Shoe-box apartments serve a purpose as many singles do find them adequate for their housing needs. There is hence a market for such a demand. I have visited some of these buyers and they seem comfortable with their units.
But shoe-box factories? As small as 50-80 sqm (smaller than a typical 7-Eleven shop)? Can a factory truly operate in such a small space?
Last month, ST published an article about some of these shoe-box tenants in industrial parks. Many are legitimate non-industrial tenants, providing relevant supportive services to the genuine industrial tenants for which the industrial park is built. For example, some are staff canteens and in-house clinics serving the factory workers.
However, there are some who appear to be unauthorized non-industrial tenants. They appear to be abusing the lower rentals at industrial land/parks for normal commercial/office activities which should rightly be in commercial land/sites. This is wrong.
URA zones industrial land to support industrial activities. The zoning helps to keep the industrial land cheaper than say commercial/office land, and thereby keeps our industries competitive.
What are legitimate industrial activities? They include manufacturing, warehousing and production. Certain types of e-businesses such as IT infrastructure and software development are also allowed.
Offices and shops are not considered industrial use and are not allowed within industrial developments. However, some non-industrial activities such as child-care centres, staff canteens and showrooms are allowed within industrial developments, provided (a) they support the main industrial activities, and (b) together with lift lobbies and other circulation areas, do not occupy more than 40% of the industrial development.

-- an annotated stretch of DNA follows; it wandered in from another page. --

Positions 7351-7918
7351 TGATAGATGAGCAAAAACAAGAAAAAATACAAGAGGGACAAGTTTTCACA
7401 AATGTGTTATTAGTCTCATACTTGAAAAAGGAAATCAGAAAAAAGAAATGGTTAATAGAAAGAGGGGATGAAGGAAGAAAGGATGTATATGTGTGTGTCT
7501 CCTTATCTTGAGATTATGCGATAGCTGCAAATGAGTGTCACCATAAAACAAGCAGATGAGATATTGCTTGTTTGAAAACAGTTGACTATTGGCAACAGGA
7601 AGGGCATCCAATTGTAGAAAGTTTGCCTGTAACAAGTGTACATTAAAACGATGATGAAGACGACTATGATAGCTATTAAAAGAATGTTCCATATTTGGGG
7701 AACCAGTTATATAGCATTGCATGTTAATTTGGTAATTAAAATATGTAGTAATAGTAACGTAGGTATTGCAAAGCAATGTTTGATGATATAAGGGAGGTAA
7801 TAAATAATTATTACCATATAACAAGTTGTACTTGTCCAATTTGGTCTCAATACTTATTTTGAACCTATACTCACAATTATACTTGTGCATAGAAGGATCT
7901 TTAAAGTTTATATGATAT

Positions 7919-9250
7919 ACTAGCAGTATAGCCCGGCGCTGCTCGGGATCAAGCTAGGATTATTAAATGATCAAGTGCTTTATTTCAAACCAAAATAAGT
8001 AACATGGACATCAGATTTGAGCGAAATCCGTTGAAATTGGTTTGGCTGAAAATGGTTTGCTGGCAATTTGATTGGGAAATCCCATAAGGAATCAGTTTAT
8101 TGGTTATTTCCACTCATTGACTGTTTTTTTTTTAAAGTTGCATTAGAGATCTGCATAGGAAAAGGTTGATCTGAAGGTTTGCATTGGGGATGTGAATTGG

Bona fide industrial activities will need space. Shoe-box factory units cannot accommodate genuine industrial activities. JTC has estimated that a minimum unit size of 150 sqm is necessary for genuine industrial activities. It has made this clear in its industrial land sale tenders. URA has also used a similar norm when evaluating development proposals in industrial parks.
Meanwhile, developers and property agents are required to make it clear to prospective buyers upfront that industrial units can only be used for industrial activities. They must not mislead buyers into misusing industrial land/parks for non-industrial activities.
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